Skip to main content

I Live by the One Beatnik Commandment: Just Try to be Cool

I know most of the great world religions have at least a few rules that you have to obey, the Ten Commandments being the easiest to recall at the moment. But I wonder sometimes, wouldn't it be better to just follow the One Beatnik Commandment: "Try to be cool." Right. The way I figure it, that phrase covers just about everything. You're covered for the big stuff, like pulling the legs off a goat and beating him with them. You're also covered for the small stuff, like forgetting to cover your ass when you're at a nude beach and having horrible projectile diarrhea. 

Usually, messing with goats isn't cool. But this one is a fucking asshole.

And the "try" part is in there because, you know, we're only human and all, so our base animal instincts often triumph over our desire to do good. For instance, I was once at a party. I was on a little too much acid and suddenly it seemed as though everyone around me had turned into a werewolf. So I broke a beer bottle and started stabbing everyone around me in the neck. Oooopsies. My bad. To try to recover my cool, I sent flowers to all the funerals.

We all know that there are some problems with the Beatniks themselves. For one thing, they became and inspired the Hippies, who smell bad and push veganism on our innocent children. But sometimes you have to separate the message from the messenger. There's no harm in trying to be cool. I mean, in this weirdo life, our fates rarely match the destiny we've planned for ourselves. So try your best to be cool. It's about all that can be done, anyway.

Comments

Popular posts from this blog

Salvation, USA: A Not-Thrilling Thriller

Written by Bernie Van De Yacht and directed by Yacht and Brett Donowho, Salvation, USA is a thriller, sort of. It reminded me a lot of a Lifetime movie with a little sex and swearing. Until the finale, which gets all sorts of batshit violent and bloody. Ah, but advertising, eh? If you watch this movie after having seen the poster, you’ll end up wondering when the hell you’re going to see some violence, as violence is most clearly implied by the thing. And if you haven’t seen the poster, you’ll watch Salvation, USA and suddenly get weirded out when a pretty basic drama gets really freakin’ bloody by the end.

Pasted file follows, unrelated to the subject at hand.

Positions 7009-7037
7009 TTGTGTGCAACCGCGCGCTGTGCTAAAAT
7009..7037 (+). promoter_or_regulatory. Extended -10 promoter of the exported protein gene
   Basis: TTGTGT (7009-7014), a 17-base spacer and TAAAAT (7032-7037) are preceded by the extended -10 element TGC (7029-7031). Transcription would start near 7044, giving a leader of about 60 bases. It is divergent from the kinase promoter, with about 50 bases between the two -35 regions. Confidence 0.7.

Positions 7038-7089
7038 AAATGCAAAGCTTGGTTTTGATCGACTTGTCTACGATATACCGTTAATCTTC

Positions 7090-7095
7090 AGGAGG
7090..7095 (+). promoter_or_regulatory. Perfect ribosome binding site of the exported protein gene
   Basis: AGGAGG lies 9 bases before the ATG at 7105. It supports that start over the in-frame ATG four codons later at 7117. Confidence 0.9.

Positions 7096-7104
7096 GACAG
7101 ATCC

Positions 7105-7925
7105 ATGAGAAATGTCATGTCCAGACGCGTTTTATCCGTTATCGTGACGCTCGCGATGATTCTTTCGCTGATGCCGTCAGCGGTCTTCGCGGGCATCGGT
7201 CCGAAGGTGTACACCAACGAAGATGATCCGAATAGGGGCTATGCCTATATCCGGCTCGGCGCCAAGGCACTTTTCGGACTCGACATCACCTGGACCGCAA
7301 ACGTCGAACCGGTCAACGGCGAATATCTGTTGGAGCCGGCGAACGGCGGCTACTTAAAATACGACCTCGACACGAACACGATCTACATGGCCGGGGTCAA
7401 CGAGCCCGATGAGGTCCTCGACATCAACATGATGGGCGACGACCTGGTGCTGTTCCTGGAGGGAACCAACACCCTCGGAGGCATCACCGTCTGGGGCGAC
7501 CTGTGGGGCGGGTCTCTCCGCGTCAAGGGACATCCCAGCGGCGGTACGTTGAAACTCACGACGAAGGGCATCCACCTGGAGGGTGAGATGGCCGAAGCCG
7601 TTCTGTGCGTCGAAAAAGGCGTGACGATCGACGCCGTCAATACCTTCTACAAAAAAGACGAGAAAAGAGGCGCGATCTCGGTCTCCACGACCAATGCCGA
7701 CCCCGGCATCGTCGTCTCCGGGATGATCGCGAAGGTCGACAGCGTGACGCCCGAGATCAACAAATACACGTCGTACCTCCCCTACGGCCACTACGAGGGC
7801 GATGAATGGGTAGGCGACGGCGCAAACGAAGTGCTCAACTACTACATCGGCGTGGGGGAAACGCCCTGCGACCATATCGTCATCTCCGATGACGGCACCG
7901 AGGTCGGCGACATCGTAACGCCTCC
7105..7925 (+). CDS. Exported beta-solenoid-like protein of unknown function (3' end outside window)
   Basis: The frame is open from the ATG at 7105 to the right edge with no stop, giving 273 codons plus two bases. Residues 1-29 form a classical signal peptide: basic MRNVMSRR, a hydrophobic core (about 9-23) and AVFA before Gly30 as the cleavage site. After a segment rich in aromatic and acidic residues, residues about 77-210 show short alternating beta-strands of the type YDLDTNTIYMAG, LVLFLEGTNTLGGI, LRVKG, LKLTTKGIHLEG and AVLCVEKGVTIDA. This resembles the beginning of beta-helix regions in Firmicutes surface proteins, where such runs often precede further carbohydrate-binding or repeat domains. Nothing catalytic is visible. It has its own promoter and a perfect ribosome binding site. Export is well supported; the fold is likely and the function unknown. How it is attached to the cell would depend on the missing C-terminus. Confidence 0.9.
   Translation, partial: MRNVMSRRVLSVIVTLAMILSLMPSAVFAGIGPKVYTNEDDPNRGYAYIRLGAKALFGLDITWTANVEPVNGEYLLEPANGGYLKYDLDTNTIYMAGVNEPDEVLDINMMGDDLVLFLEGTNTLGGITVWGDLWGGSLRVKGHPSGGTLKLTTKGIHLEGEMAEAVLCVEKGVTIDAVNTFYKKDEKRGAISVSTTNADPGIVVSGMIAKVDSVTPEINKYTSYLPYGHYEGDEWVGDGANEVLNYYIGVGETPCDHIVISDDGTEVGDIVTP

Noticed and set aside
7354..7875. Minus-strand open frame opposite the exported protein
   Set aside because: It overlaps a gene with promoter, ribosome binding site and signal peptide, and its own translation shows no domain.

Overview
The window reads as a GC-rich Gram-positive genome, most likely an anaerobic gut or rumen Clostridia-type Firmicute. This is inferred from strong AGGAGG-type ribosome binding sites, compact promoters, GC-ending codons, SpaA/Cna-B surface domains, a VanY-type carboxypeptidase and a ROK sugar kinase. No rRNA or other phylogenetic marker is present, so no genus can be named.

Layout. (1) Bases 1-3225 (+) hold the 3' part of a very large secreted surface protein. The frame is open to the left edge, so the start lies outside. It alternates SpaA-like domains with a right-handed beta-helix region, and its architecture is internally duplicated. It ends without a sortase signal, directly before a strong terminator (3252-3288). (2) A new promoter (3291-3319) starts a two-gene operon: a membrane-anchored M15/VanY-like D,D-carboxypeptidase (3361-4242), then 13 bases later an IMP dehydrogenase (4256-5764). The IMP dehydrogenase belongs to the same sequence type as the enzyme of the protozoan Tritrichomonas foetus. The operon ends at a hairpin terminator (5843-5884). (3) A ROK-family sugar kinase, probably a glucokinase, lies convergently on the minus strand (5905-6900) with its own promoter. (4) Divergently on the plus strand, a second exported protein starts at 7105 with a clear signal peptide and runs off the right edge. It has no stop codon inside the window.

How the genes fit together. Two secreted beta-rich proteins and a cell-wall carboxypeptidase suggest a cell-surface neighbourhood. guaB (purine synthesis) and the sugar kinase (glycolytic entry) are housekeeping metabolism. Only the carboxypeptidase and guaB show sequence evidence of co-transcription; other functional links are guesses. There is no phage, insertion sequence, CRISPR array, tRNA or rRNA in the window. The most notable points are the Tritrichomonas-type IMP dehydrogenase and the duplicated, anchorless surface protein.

The movie concerns Vinnie (Ryan Donowho), a guy who seems passionate about fixing old stoves, restoring them to their former pristine states. But it’s all a ruse. Fixing the stoves is his launchpad for a long con. Donowho is a very charming actor, and so it’s not hard for the audience to be pretty damn hypnotized by his performance. We want to believe there’s good inside the guy. …

G Rated Horror: The Legend of Boggy Creek

The Legend of Boggy Creek was written by Earl E. Smith, but the whole thing represents the vision of director Charles B. Pierce. The story was pieced together from the tales of local residents from Fouke, Arkansas, some of whom appeared in Boggy Creek as themselves. The so-called Fouke Monster, basically a sasquatch, was a folk legend that residents claimed was real. Reports began to surface in newspaper articles around Arkansas in the early 70’s and they seized Smith’s imagination. He knew he had found the subject of his first feature film.

Pierce is an interesting character. A self-motivated guy with a ton of ambition, he worked as a weatherman and a children’s show host named Mayor Chuckles before starting his own advertising firm. He made commercials for all sorts of companies throughout Arkansas. The owner of a trucking company client loaned Pierce $100,000 to get started on shooting Boggy Creek. The film was an almost instant success in cheap movie theaters and drive-ins and it…

Holy Terror: Terribly Mundane

Holy Terror, a horror flick released on digital platforms like Amazon Video this month, proves that it’s pretty damn hard to write and direct an original exorcism movie. Not only is this film’s story muddled, but every idea is recycled from another, better movie.
The first two minutes or so are actually quite interesting. Cool visuals, with everything a pea-green or vibrant black color. A priest named Jacob (Scott Butler), a nun (Kristine DeBell), and another priest are performing an exorcism on some poor young girl when it goes wrong and she croaks. Jacob is so flustered by the experience that he questions his faith and leaves the church. Cool story, but it’s time to forget about Jacob for about thirty minutes while we get to know a not-at-all pleasant couple, Molly (Kelly Lynn Reiter) and Tom (Jesse Hlubik), who’ve just lost their kid partially because of Molly’s neglect. Weird stuff is going on at their house and, who knows, maybe their dead kid is coming back in the form of a ghost…